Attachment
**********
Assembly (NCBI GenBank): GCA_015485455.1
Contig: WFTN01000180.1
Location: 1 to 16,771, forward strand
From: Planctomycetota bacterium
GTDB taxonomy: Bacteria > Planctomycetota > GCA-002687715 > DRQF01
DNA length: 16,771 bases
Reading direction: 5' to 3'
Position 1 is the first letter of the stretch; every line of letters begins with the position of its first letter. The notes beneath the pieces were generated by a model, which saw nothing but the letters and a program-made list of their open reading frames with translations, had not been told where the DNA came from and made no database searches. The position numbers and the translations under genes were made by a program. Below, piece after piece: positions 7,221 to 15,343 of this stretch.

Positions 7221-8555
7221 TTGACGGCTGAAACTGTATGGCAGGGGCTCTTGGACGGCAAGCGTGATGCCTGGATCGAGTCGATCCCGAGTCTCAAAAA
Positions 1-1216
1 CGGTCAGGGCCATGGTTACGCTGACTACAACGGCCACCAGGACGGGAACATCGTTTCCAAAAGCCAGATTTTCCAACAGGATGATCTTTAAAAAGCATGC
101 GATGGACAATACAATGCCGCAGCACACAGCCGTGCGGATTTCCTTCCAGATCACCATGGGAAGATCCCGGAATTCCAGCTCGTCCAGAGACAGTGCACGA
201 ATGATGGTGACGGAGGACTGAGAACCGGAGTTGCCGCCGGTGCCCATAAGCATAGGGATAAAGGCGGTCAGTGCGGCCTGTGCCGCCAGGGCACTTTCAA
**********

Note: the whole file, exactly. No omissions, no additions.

Assembly (NCBI GenBank): GCA_015485455.1
Contig: WFTN01000180.1
Location: 1 to 16,771, forward strand
From: Planctomycetota bacterium
GTDB taxonomy: Bacteria > Planctomycetota > GCA-002687715 > DRQF01
DNA length: 16,771 bases
Reading direction: 5' to 3'
Position 1 is the first letter of the stretch; every line of letters begins with the position of its first letter. The notes beneath the pieces were generated by a model, which saw nothing but the letters and a program-made list of their open reading frames with translations, had not been told where the DNA came from and made no database searches. The position numbers and the translations under genes were made by a program. Below, piece after piece: positions 7,221 to 15,343 of this stretch.

Positions 7221-8555
7221 TTGACGGCTGAAACTGTATGGCAGGGGCTCTTGGACGGCAAGCGTGATGCCTGGATCGAGTCGATCCCGAGTCTCAAAAA
Positions 1-1216
1 CGGTCAGGGCCATGGTTACGCTGACTACAACGGCCACCAGGACGGGAACATCGTTTCCAAAAGCCAGATTTTCCAACAGGATGATCTTTAAAAAGCATGC
101 GATGGACAATACAATGCCGCAGCACACAGCCGTGCGGATTTCCTTCCAGATCACCATGGGAAGATCCCGGAATTCCAGCTCGTCCAGAGACAGTGCACGA
201 ATGATGGTGACGGAGGACTGAGAACCGGAGTTGCCGCCGGTGCCCATAAGCATAGGGATAAAGGCGGTCAGTGCGGCCTGTGCCGCCAGGGCACTTTCAA